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I could not agree more. That particular Oscar night was one of the bitterest for me in terms of disappointing choices for many of the major awards.
That was kind of the beginning of the end for me when it comes to the Oscars. Shakespeare in Love winning over Saving Private Ryan sealed the deal and I never looked back. I might watch the Oscars, but I don't fret over them or watch the program from beginning to end any longer.
 

madfloyd

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This disc is fascinating in that so many scenes look like a 4k scan - just beautiful. But many scenes lack detail - almost like they are out of focus. The inconsistency is rather annoying but also puzzling.

All told, it's a fantastic disc and I'm thrilled to own it - it just makes me want to smack the camera operator (or whoever was responsible for the bad shots).
 

Michel_Hafner

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This disc is fascinating in that so many scenes look like a 4k scan - just beautiful. But many scenes lack detail - almost like they are out of focus. .
Two main reasons: Analogue opticals where you see generational loss and less than optimal focusing during principal photography.
 

Robert Harris

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Two main reasons: Analogue opticals where you see generational loss and less than optimal focusing during principal photography.

In certain situations, the better acted take will be selected, allowing focus to drift.

Probably the most obvious being on the tower stairway at the end of Vertigo.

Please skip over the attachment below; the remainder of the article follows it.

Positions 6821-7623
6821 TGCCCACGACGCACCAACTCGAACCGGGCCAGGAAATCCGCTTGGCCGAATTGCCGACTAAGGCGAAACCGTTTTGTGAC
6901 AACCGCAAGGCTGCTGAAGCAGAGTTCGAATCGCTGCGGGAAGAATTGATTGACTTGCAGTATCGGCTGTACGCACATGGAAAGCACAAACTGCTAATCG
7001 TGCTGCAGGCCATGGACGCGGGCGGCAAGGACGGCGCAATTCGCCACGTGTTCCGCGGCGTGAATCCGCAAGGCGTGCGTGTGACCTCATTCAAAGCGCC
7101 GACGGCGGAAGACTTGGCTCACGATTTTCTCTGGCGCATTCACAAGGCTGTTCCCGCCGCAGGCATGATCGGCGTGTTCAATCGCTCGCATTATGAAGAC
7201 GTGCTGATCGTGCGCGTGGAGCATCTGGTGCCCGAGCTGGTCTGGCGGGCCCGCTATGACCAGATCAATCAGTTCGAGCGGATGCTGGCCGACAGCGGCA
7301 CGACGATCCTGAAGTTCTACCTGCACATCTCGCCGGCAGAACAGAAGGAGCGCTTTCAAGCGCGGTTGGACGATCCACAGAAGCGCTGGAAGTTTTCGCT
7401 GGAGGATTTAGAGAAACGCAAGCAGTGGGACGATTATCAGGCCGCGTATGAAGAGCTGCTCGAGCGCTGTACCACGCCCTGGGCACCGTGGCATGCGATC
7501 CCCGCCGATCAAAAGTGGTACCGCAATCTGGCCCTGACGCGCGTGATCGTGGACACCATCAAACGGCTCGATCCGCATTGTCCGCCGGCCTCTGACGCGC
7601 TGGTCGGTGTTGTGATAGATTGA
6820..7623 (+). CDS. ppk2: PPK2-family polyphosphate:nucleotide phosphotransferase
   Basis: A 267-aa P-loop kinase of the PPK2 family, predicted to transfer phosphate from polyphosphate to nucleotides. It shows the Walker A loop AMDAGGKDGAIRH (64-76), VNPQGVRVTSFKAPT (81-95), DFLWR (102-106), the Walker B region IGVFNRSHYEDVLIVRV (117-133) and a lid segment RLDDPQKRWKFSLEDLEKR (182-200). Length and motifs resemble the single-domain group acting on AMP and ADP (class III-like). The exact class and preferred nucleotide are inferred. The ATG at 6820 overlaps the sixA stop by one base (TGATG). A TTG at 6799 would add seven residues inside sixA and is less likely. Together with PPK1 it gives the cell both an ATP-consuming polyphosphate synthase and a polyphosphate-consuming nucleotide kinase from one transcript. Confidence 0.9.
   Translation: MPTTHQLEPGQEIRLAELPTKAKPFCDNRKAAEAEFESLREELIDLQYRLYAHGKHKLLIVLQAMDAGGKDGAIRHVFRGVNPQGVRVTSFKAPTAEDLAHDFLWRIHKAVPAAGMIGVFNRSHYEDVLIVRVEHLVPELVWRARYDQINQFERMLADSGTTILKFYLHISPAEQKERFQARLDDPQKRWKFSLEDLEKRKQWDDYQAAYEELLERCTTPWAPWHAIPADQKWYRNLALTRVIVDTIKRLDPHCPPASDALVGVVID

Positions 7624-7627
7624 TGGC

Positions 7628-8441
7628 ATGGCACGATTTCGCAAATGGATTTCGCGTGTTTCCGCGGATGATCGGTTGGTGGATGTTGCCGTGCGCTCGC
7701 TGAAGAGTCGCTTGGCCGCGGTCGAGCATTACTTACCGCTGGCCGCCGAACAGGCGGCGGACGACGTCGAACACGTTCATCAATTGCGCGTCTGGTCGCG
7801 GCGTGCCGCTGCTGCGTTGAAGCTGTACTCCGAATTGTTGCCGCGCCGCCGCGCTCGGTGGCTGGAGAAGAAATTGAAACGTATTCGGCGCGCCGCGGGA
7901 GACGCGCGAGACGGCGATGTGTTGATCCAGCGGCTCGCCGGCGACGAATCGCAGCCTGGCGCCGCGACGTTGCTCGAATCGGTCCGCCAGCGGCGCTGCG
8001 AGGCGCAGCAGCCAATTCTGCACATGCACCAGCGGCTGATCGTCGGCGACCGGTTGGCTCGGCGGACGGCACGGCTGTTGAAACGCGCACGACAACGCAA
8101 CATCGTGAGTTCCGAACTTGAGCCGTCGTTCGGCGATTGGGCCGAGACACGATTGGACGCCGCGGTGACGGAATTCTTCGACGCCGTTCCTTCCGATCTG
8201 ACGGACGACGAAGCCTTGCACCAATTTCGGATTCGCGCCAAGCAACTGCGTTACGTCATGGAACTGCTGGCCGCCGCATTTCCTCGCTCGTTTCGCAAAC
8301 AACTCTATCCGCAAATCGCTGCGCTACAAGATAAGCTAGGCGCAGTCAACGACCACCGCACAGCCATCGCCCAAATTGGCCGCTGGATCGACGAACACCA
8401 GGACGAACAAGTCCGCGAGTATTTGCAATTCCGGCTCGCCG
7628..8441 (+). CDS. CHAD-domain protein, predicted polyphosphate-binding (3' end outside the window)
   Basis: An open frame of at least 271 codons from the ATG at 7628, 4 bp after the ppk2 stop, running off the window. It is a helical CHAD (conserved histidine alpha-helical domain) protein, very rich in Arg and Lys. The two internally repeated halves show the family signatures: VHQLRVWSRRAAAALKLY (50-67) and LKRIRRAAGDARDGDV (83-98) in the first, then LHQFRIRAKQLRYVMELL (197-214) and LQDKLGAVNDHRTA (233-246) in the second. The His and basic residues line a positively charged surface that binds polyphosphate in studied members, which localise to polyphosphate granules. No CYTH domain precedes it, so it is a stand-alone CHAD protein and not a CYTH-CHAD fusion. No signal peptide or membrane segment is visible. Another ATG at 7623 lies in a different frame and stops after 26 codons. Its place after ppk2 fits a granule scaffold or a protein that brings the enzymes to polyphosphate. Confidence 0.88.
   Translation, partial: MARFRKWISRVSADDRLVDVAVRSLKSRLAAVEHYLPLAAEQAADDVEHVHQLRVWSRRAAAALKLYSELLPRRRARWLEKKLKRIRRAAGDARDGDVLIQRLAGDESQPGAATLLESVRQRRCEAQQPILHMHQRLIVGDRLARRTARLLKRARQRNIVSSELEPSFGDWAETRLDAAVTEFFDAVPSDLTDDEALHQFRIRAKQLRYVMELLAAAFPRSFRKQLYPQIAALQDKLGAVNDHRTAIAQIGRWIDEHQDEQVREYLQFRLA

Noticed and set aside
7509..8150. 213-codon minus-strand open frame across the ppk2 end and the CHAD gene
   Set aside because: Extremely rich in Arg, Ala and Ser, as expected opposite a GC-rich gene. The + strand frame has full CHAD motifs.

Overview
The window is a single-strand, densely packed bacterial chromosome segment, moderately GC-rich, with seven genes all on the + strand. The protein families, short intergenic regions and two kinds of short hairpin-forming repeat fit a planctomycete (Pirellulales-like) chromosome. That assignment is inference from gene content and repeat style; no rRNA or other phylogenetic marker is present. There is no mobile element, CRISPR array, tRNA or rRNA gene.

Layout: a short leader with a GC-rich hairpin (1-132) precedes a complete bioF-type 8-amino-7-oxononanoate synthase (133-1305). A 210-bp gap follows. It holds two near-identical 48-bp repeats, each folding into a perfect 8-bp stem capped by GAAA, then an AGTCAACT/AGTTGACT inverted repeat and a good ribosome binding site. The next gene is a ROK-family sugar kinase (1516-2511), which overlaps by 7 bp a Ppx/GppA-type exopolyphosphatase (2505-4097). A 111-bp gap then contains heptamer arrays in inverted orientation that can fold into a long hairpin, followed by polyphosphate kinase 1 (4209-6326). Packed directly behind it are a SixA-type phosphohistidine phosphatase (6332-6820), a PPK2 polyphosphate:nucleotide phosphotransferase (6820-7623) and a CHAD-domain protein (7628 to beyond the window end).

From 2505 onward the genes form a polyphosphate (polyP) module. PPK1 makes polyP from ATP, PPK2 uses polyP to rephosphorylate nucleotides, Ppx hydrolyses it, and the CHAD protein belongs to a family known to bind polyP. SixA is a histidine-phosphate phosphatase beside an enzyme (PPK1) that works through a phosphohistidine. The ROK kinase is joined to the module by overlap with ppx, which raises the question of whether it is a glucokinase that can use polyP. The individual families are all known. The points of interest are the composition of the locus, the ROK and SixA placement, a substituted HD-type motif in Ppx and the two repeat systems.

PMF

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That was kind of the beginning of the end for me when it comes to the Oscars. Shakespeare in Love winning over Saving Private Ryan sealed the deal and I never looked back. I might watch the Oscars, but I don't fret over them or watch the program from beginning to end any longer.
On the other hand, Spielberg did win Best Director. Definitely well deserved. This alone, was more recognition than Ken Annakin had ever received for "The Longest Day" which went up for Best Picture but, consequently, not for Best Director.
 

Robert Crawford

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On the other hand, Spielberg did win Best Director. Definitely well deserved. This alone, was more recognition than Ken Annakin had ever received for "The Longest Day" which went up for Best Picture but, consequently, not for Best Director.
In fairness, there were three director credits for The Longest Day. However, I get your point about Spielberg because it would have been shameful if anybody else won that year. The D-Day sequence alone was worth the award.
 
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PMF

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In fairness, there were three director credits for The Longest Day. However, I get your point about Spielberg because it would have been shameful if anybody else won that year. The D-Day sequence alone was worth the award.
And the 1962 D-Day sequence wasn't too shabby, either. What's nice for me is that the older effort, despite the brilliance of Speilberg, is not obsolete. Both are magnificent achievements. Long live film.